2023 Year in Review

Weather, economic impacts keep Ontario electricity demand steady in 2023

Total electricity demand in Ontario remained steady year over year at 137.1 terawatt-hours, down 0.47 TWh from the year before. Weather had a significant impact on 2023 demand, as the winter and summer months were milder than normal. Energy demand is also very closely tied to economic activity, which was diminished slightly owing to inflationary pressures.

Although overall energy use was flat, peak demand was considerably higher in 2023, with the highest peak day occurring on Sept. 5, when the system saw demand of 23,713 MW and the humidex that day hit 41 Celsius. The hot weather that day contributed to a peak demand that was 1,100 MW higher than the peak in 2022.

Summer system conditions were managed with three demand-response activations secured through the Capacity Auction, which helped lower demand in the days following the peak day of the year. On average, demand response provided approximately 550 MW of hourly relief during peaks. This is in addition to other peak-shaving initiatives such as the Industrial Conservation Initiative, which reduced demand by approximately 1,500 MW.

This summer also featured the first activations of the IESO’s Peak Perks residential demand-response program through Save on Energy. Notably, the last Peak Perks activation, on Sept. 7, achieved a maximum reduction of 54 MW. With 100,000 Ontarians now participating in the program, the contribution from this smart thermostat program will grow even more.

Ontario’s ability to import electricity was considerably affected because of hot, dry weather contributing to lower hydroelectric output as well as weeks-long wildfires in Quebec, which forced Hydro-Québec to curtail exports.

Nuclear refurbishments also continued, with three to four concurrent refurbishments taking place at any one time.  Output from Ontario’s nuclear fleet will return to previous levels once the current schedule of refurbishments is complete.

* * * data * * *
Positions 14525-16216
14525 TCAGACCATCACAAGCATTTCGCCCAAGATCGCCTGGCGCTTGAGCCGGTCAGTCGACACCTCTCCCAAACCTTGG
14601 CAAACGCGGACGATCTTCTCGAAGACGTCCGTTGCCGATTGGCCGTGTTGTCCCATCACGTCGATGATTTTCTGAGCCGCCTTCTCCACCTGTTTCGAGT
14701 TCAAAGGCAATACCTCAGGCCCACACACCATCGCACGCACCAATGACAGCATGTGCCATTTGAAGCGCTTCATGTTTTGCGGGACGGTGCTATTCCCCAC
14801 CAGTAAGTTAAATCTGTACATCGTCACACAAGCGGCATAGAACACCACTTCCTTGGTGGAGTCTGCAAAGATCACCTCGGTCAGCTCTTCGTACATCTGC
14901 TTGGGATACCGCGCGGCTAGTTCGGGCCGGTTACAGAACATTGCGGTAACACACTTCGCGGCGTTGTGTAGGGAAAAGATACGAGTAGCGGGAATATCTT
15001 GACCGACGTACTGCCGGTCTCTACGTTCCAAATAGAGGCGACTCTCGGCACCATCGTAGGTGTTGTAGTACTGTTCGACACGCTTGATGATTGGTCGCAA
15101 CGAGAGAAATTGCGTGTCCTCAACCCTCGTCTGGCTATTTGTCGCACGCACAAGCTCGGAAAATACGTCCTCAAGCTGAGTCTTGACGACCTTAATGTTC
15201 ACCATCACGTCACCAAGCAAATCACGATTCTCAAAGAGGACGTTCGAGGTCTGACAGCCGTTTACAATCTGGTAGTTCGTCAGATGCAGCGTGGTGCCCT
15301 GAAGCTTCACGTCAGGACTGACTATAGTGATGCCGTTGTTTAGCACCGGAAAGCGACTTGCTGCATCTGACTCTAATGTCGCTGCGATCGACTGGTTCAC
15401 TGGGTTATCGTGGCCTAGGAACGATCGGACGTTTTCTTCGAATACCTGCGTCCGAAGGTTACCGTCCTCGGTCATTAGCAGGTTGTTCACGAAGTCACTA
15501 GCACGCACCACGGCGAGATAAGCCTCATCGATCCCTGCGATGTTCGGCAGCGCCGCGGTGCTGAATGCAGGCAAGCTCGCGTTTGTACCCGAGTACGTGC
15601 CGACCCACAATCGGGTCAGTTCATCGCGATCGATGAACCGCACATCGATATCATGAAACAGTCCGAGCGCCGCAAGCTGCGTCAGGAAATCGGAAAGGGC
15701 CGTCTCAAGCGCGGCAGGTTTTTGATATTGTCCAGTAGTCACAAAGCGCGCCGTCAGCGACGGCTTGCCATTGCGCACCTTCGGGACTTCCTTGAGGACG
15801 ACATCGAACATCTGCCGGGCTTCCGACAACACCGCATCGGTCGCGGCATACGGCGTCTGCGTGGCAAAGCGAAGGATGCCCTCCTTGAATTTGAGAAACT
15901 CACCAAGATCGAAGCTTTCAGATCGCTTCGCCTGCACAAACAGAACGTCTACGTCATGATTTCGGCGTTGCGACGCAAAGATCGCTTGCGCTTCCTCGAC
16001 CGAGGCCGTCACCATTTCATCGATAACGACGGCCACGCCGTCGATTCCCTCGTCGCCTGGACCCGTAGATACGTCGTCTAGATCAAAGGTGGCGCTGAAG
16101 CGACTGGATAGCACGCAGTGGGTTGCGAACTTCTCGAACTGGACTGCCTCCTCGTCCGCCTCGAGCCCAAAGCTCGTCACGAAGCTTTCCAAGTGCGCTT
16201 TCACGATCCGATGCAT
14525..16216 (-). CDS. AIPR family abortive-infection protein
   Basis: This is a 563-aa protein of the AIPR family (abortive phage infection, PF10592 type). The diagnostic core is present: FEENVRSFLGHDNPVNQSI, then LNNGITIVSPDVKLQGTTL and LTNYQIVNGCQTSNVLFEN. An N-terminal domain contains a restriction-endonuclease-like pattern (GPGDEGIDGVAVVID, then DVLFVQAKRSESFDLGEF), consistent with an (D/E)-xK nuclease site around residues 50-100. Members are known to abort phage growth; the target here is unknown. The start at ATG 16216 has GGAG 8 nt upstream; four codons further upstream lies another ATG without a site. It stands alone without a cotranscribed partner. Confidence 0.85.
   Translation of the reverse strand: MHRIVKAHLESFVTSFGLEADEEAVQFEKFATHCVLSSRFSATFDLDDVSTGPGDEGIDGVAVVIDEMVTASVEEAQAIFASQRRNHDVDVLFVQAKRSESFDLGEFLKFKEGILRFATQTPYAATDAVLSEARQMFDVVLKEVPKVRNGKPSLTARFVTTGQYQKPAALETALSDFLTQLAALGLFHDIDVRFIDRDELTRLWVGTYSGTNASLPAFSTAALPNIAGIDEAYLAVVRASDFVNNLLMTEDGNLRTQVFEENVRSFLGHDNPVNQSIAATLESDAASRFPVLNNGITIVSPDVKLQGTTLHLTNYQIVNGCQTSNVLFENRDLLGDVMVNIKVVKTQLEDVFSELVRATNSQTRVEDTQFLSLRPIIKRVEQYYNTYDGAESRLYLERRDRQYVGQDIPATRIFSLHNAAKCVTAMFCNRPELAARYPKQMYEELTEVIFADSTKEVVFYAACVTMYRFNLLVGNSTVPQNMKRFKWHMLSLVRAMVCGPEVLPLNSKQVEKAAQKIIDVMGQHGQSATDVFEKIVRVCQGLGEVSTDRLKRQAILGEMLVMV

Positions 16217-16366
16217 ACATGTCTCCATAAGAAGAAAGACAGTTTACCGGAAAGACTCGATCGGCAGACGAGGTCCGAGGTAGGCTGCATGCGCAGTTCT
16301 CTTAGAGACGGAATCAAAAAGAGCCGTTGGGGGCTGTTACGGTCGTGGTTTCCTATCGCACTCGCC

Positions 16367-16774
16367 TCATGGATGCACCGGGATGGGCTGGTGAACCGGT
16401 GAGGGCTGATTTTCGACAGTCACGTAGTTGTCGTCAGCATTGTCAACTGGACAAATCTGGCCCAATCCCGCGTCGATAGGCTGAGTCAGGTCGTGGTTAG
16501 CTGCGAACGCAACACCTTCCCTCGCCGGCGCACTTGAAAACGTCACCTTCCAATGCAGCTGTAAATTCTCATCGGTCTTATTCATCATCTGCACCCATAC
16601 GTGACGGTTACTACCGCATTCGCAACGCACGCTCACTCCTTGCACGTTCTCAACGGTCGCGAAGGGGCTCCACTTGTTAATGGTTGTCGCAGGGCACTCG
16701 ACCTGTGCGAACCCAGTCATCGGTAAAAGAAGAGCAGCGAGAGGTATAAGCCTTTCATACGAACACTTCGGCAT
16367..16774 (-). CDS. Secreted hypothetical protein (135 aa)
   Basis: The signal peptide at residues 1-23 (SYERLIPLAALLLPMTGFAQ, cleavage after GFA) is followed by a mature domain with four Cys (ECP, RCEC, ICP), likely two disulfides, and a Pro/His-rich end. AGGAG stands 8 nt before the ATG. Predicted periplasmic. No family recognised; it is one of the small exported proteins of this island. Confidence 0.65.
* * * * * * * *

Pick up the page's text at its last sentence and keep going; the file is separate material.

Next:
Grid-connected capacity in 2023 totalled 38,193 MW.

Ontario's current supply mix for year end data 2023

Capacity Auction

The IESO secured 1,867 MW of supply for summer 2024 and 1,310 MW for winter 2024-2025 through the 2023 Capacity Auction, which was the first auction to be run using a capacity qualification process after enhancements were introduced. As Ontario’s electricity needs continue to grow, this year’s auction targets were increased to maintain flexibility to meet peaks and defer the need to construct new capacity resources.

Enhanced energy-efficiency programs

Ontarians continued to reduce their energy use in 2023 by more than 950 GWh* – equivalent to powering a city the size of Barrie for one year – by implementing energy-efficient improvements through the IESO’s Save on Energy suite of programs. This year, the IESO implemented enhancements and expansions to Save on Energy programs, including the Peak Perks, Retrofit Program, Local Initiatives and targeted support for greenhouse growers in southwestern Ontario.

* These savings have yet to be evaluated, measured and verified and are, thus, a preliminary figure.


The IESO rolled out the Interruptible Rate Pilot, a tool to unlock additional demand-side flexibility by providing large customers with a pilot interruptible rate offering that enables eligible businesses to manage their electricity usage and lower their bills. The pilot has 73 MW of interruptible demand participating, and it entails participants being charged global adjustment at the pilot rate in exchange for consuming at or below a specific, contracted demand level during interruption events as identified by the IESO. In its first year, the pilot had seven interruption events – including three consecutive days in the first week of September, coinciding with the peak demand in 2023. The pilot participants met the requirements in each of the events.

Demand, Supply and Price

Here is how Ontario’s electricity system performed in 2023:

Donut chart displaying energy output by source for 2023
Note: Due to rounding, percentages may not add to 100.



Imports (TWh)



Exports (TWh)




Total (TWh)

Peak (MW)


23,713 MW on Sept. 5


22,607 MW on July 19

Price (cents/kWh)

Hourly Ontario Energy Price (avg. weighted)



Global Adjustment
(Class B)



Total Cost of Power
(Class B)